Kira Jane Buxton’s hilariously philosophical and formidable first novel, Hollow Kingdom, tackles humankind’s most existential questions.
Narrated by a foulmouthed, Cheetos-loving pet crow named S.T., the story starts in Seattle, Washington, where a terrible virus has turned all humans into zombies. When S.T.’s owner, Big Jim, succumbs to the virus’ effects, S.T. leaves the only home he has known to find some answers and possibly a cure. What he learns, however, is gut-wrenching. The human race as he knew it has ceased to exist, destroyed by their own addiction to technology. What now roams the earth are not humans but rather highly mutated and heinous creatures whose only purpose is to destroy.
World annihilation doesn’t necessarily make for a fun read, except perhaps when told by a domesticated crow that has watched a lot of TV and thinks himself half-human. Equally fascinating is the odd squad of dogs, cats and other birds who have joined S.T. in this post-apocalyptic odyssey. There might not be humans or the world wide web anymore, but that doesn’t really seem to matter, as Buxton does a stellar job of anthropomorphizing the novel’s animals and adding drama, suspense, tragedy and hope. It’s amazing that such a bizarre and far-fetched story can connect so deeply with our reality and its discussions about social media, climate change, immigration and self-identity.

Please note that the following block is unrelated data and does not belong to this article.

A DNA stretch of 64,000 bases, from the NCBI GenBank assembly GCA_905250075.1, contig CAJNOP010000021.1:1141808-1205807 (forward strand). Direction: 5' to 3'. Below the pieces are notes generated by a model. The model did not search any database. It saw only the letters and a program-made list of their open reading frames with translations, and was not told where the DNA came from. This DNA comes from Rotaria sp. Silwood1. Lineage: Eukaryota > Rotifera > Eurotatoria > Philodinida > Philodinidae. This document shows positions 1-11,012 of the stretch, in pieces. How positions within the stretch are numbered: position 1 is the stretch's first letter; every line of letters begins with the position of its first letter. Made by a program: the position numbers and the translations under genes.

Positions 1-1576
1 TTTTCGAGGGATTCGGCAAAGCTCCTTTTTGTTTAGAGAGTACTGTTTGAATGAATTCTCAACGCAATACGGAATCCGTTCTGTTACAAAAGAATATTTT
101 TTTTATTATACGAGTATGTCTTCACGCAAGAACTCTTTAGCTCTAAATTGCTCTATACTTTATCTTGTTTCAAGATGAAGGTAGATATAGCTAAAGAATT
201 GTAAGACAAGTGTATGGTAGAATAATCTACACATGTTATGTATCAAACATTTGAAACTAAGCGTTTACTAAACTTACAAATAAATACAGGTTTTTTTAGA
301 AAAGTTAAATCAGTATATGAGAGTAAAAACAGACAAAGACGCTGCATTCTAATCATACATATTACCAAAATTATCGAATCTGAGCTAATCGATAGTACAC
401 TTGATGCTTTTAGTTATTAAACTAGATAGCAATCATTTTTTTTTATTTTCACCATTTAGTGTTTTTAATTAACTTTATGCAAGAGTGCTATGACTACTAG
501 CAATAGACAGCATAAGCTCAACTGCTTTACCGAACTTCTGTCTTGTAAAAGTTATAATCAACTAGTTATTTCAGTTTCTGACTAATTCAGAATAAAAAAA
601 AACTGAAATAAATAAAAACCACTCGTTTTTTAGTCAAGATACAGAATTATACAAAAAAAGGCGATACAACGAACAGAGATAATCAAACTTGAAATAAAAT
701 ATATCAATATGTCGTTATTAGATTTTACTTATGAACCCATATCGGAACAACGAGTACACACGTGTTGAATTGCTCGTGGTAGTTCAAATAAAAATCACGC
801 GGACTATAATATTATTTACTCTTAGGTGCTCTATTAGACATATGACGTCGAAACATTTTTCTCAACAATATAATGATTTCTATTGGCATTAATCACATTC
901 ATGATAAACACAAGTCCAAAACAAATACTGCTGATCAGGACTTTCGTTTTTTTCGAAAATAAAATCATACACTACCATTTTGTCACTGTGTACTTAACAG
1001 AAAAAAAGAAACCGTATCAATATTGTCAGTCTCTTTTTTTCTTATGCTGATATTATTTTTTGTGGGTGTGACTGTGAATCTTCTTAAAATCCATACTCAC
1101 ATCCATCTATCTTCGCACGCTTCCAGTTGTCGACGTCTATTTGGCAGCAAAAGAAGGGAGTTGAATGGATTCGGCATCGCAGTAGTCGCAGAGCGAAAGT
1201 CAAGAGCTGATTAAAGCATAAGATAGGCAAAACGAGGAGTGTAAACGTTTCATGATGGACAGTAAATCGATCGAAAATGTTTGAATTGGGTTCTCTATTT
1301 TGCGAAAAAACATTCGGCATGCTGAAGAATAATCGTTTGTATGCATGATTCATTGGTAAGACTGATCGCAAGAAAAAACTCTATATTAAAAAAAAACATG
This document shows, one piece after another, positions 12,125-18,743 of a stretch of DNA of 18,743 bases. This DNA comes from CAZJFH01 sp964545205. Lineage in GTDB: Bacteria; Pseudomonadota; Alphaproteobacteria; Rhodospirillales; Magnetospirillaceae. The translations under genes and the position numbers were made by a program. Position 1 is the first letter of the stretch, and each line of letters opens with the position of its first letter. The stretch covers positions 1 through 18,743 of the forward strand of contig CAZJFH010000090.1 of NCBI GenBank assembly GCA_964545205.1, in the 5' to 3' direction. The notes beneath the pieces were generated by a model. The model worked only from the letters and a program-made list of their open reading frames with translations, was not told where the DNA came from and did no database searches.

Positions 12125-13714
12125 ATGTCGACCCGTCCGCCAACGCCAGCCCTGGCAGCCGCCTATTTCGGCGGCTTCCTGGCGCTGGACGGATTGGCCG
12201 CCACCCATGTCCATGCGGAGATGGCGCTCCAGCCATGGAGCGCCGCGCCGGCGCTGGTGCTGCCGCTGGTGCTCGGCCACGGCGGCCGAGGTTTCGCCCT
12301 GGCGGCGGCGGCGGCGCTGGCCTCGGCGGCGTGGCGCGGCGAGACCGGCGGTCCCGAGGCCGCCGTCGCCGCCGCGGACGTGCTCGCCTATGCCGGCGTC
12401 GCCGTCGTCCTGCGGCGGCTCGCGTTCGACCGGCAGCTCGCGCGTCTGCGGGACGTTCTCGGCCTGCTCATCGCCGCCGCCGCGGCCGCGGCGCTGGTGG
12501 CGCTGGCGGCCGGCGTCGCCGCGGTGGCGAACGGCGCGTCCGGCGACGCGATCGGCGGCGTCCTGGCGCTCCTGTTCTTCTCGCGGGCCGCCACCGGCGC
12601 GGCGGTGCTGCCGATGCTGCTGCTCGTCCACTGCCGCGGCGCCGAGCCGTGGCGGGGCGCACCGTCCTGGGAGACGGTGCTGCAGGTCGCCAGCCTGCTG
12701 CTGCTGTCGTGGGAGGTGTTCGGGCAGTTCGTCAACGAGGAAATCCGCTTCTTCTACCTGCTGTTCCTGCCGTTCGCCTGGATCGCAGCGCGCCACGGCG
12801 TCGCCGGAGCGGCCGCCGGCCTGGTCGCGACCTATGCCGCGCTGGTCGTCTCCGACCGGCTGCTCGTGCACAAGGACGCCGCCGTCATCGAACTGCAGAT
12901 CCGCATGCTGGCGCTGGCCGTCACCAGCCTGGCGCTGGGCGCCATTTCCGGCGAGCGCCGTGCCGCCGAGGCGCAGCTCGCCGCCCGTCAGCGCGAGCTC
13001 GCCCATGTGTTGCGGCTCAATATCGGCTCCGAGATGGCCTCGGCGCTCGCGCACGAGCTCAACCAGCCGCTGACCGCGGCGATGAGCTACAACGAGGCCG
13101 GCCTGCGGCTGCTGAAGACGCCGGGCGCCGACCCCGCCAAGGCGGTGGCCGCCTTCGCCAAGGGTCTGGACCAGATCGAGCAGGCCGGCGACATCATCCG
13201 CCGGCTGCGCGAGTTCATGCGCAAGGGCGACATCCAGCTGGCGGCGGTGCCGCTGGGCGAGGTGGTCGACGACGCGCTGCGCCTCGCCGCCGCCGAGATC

It doesn’t get any weirder, funnier or better than Hollow Kingdom.